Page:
Lower North Falls, 30' wide horsetail fall along the north fork of Silver Creek

Double Falls

Double Falls is a short side trip off the main trail, about .25 miles. This waterfall gets its name from its two step drop totaling 184' which makes it the tallest fall in the park. This is one of the least photogenic falls on the trail but I'm glad we included it!

Double Falls, 184' plunge waterfall

Drake Falls

About .1 miles and we arrived at waterfall number 5. This was the falls that I most wanted to see on the hike though I'm not sure why. We did the longer loop just to include it. A waterfall can never truly disappoint me but this one was a bit of a let down. Mostly because there was no way to get a good view. Because of the restrictive geology, views of the falls are limited to those offered by a small deck perched alongside the trail as it passes the falls. The small tree and vegetation really limit the view as you can see.

Drake Falls, 27' plunge waterfall

After pondering the risk of going off trail (it was a short ponder), I accepted this was the best image I was going to get and off we went. This is my view back on the Canyon Trail. Boy's got some long legs and he's moving fast! I'm glad there was only .4 miles until the next stop!

Middle North Falls

.4 miles on the trail and we arrived at waterfall number 6. One of the best vantage points to see and photograph this fall is about 500 feet down the trail from the spur that leads behind it. We didn't go behind this one but that is a view I'd like to see some day!

Middle North Falls, 106' plunge waterfall

After Middle North Falls the trail splits into Winter Trail and Twin Falls Trail. We elected to take the Winter Trail and head toward Winter Falls. Taking this route meant we were cutting off the portion that would allow us to see 3 of the 10 falls: Twin Falls, North Falls and Upper North Falls. While Twin Falls isn't a popular stop the other two would have been nice to see. I guess that means I'm coming back some day!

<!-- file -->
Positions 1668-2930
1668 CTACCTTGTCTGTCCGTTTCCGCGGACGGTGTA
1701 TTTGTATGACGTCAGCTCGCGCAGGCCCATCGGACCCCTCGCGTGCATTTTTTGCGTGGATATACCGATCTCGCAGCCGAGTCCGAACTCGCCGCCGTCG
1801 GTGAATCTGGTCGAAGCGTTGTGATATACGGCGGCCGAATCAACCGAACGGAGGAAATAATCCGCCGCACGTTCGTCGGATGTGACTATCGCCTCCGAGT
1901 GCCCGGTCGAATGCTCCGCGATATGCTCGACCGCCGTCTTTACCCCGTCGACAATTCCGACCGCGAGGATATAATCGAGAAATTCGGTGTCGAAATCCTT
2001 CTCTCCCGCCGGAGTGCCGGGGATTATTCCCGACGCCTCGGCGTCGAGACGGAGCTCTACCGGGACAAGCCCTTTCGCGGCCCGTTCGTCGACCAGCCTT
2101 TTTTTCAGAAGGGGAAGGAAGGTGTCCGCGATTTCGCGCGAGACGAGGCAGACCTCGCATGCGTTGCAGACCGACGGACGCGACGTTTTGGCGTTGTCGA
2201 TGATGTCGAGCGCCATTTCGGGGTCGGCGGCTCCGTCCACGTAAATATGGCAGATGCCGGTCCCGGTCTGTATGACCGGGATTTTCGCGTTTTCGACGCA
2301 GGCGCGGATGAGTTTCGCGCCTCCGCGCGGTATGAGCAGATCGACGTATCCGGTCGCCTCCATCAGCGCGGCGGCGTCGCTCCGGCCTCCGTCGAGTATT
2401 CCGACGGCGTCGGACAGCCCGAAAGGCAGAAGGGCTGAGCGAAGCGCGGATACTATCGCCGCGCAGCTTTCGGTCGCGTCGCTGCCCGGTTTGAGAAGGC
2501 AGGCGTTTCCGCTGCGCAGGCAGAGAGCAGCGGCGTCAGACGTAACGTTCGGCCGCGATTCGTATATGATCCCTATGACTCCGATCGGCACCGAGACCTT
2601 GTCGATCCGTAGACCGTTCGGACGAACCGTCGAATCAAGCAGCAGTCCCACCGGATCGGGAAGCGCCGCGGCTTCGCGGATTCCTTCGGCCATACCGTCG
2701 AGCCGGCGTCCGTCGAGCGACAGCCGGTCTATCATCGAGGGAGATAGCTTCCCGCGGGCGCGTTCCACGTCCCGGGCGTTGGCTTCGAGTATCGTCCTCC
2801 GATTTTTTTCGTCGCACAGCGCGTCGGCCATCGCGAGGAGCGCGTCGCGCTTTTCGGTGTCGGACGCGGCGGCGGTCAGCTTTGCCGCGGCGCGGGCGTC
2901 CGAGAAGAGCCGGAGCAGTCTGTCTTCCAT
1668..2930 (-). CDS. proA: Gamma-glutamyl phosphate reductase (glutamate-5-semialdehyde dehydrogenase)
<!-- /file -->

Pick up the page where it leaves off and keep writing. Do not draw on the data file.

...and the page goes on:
Winter Falls

.5 miles and we arrived at waterfall number 7 and our last of the day. The falls drop 100' onto a basalt base and despite being one of the tallest falls in the park it was a bit unimpressive. Winter Falls gets its name based on the seasonality of its flow. It has one of the lowest flow volumes and tapers off into merely a trickle during the summer months. As you can see, I arrived at the wrong season!

Winter Falls, 134' plunge waterfall that becomes a horsetail fall

After leaving Winter Falls we turned onto the Rim Trail for the return trip. The trails were relatively flat and I was extremely grateful for that!

The return trip as about 1.2 miles. Our feet were sore and we were hungry but 2 hours to hike around 5 miles and see 7 waterfalls felt pretty good!

Silver Falls State Park is a definite must see for any waterfall lover out there. Besides the amazing waterfalls, the trails are a sight to see and just being out in nature refreshes the soul. Happy trails!